1920s: Lacy and Tom
Author’s Note: This is an excerpt of a much greater (incomplete) work.
The rolling hills carried wind from the countryside to the city, and by dusk, the industrial smog that had taken hold of Manhattan in the day was ushered away by the labours of the strong gusts. The asphalt tiles of rooftops and cement roads, at last found relief from the beatings of the sweltering afternoon heat, as the sun set and the horizons coloured to a navy hue. A jet black Auburn drove up the incline of Main Street. Cars had been double-parked alongside the road for the past mile, and continued onwards, but in an increasingly dense fashion, as the Auburn approached midtown.
“Should I have bought that dress at the boutique?” said Lacy, the woman sitting in the passenger seat of the Auburn.
“What?” said Tom, who was at the wheel and seemed slightly agitated having been disrupted from his internal discourse.
“You don’t remember the dress?” she continued, “The one you said matched my eyes? From Genevieve’s boutique?” Lacy felt the material of her white gown, and traced, with reproach in her eyes, the floral patterns that trailed around her waist. “To think I have to wear this dreadful thing all night.”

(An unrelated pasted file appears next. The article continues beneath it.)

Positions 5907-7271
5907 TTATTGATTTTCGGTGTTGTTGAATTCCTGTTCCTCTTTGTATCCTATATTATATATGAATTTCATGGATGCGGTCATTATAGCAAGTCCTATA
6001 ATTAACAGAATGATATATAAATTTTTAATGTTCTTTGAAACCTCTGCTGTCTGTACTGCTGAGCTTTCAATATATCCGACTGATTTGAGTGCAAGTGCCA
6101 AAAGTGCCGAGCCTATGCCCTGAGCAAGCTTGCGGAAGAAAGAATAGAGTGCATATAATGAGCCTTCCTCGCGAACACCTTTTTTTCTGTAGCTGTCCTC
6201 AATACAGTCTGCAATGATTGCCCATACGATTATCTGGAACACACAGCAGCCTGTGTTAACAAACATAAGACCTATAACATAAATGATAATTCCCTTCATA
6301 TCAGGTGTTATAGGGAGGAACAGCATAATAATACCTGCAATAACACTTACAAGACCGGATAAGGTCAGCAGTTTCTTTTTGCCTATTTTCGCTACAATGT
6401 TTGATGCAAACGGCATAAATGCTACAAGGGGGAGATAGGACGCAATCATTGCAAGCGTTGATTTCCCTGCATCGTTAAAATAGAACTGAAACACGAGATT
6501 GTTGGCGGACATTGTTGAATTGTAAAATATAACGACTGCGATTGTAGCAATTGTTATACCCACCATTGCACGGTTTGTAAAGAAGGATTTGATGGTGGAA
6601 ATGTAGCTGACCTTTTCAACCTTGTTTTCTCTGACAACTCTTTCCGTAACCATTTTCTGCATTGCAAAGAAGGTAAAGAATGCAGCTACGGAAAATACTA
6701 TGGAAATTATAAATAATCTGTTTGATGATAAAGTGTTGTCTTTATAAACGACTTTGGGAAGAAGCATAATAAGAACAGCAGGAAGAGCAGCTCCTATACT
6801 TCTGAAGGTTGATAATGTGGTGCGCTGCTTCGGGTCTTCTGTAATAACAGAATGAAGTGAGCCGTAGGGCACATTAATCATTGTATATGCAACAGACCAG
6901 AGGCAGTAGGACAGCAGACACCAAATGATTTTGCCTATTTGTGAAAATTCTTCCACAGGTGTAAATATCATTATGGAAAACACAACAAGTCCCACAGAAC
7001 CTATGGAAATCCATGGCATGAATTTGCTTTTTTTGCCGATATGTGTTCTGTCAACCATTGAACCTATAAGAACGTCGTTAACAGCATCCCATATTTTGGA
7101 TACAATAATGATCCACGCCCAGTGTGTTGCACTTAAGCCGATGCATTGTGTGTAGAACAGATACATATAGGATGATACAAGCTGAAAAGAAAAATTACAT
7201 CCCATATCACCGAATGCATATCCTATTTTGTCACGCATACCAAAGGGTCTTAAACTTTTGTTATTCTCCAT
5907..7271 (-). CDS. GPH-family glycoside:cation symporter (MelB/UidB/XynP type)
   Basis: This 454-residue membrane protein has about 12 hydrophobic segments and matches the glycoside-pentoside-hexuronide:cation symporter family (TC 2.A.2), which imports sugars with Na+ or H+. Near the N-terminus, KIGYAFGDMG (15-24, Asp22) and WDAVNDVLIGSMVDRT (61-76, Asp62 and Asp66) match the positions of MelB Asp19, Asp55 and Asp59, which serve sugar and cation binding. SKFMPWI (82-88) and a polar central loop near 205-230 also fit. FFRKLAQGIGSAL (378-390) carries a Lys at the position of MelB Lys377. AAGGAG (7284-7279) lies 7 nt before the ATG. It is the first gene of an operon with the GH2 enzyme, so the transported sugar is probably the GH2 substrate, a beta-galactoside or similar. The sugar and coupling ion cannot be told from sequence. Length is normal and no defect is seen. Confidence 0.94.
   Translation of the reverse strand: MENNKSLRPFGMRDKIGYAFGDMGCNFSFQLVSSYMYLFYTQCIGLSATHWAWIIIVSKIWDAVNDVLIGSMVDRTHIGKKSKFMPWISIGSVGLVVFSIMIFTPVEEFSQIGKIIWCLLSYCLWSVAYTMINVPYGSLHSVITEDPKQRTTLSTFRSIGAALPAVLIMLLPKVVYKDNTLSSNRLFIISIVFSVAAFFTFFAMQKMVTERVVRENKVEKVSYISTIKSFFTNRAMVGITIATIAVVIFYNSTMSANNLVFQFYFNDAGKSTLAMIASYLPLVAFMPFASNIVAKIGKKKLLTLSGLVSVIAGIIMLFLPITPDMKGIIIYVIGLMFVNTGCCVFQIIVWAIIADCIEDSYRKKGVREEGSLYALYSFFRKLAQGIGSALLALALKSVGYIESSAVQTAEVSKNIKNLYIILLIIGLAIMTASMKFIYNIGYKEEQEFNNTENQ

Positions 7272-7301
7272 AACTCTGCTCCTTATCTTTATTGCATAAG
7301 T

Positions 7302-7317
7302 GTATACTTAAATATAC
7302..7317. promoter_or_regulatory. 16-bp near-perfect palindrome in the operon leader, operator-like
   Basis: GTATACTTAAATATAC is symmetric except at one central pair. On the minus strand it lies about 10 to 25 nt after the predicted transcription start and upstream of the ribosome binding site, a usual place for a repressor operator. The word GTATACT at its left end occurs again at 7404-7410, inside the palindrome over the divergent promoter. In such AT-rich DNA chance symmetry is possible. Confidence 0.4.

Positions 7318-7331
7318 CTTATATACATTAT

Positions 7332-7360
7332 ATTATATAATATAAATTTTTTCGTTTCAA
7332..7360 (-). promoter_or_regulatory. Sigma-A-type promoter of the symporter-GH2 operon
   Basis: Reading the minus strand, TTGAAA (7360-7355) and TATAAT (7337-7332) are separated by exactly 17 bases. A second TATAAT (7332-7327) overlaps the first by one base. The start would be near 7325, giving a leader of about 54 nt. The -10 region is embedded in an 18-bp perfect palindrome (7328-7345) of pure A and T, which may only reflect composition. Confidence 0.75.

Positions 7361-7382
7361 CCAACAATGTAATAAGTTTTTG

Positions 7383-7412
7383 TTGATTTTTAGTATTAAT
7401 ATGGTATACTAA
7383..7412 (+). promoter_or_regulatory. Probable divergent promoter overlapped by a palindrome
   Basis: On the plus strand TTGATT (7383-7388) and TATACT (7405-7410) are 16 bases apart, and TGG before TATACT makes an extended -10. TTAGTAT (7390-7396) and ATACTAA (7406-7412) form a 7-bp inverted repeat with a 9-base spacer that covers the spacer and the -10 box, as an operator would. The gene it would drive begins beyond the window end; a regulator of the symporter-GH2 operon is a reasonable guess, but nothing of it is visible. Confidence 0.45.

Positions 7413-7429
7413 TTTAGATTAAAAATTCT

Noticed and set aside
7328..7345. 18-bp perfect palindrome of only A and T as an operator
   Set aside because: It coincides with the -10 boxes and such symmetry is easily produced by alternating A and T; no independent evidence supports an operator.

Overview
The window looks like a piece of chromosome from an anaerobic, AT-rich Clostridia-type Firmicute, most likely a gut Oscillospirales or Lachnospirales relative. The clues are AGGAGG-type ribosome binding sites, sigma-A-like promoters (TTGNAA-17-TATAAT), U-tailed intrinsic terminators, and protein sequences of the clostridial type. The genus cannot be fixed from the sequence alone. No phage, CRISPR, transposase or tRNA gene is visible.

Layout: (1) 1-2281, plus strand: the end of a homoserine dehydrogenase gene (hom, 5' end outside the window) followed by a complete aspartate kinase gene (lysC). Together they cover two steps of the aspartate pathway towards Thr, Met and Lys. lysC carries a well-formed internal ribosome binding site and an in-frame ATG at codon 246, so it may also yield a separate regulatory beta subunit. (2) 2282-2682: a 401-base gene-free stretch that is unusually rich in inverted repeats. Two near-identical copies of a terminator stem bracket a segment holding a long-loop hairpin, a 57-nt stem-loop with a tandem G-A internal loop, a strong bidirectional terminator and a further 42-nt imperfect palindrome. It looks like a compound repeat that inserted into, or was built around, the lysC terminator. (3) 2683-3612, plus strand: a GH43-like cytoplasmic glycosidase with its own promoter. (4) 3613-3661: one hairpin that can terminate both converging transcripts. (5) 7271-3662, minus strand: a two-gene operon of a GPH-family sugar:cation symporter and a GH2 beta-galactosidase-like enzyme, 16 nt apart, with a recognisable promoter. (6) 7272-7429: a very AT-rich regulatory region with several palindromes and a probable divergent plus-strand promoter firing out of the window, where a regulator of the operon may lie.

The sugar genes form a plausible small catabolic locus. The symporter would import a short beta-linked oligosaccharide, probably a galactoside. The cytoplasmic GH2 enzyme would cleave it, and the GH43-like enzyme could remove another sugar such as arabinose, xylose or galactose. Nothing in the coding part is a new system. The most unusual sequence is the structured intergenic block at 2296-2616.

“We saved a fortune not acting on those woman impulses of yours. Nobody is going to notice you, so stop worrying.” He began waving his hand, a habit Lacy loathed. “Look. No more talking. Not until we get there. End of story.”
Lacy turned to the window, declaring her husband a brute under her breath.
At a bend in the road, the Auburn’s beams hit the eyes of two men in suits. Stark shadows of the men were cast against a creamy-white car. Embers of their cigars traced the trailing motion of the men raising their arms at the onset of the blinding headlights. Tom chuckled at causing the discomfort to the men. Lacy had her head turned to the window as they drove past the men; she made eyes with both of them while wetting her lips.
“Have you seen those men before?” said Tom, with an imperceptible loss of authority in his tone.
Lacy relaxed into the back of her seat and kept a cool look out the window, “What men?”
“Don’t play innocent. I can see everything. I saw the way you looked at those men.”
Lacy turned to Tom: “Looked at who?” She said who with pursed lips and a look of contempt in her eyes.
Tom diverted his accusing gaze back to the road sheepishly. “Never mind.” He cleared his throat and shifted his driving cap. “Look, we’re here.” he said, with a sigh of relief for the change in subject.
The gated estate had tall stone, ivy-covered walls that stretched far into the dark of night. The double-door had the initials K. M.. Past the iron gate, a mansion with inviting lights stood on the top of the hill, bellowing murmurs of the buzzing crowd across the field.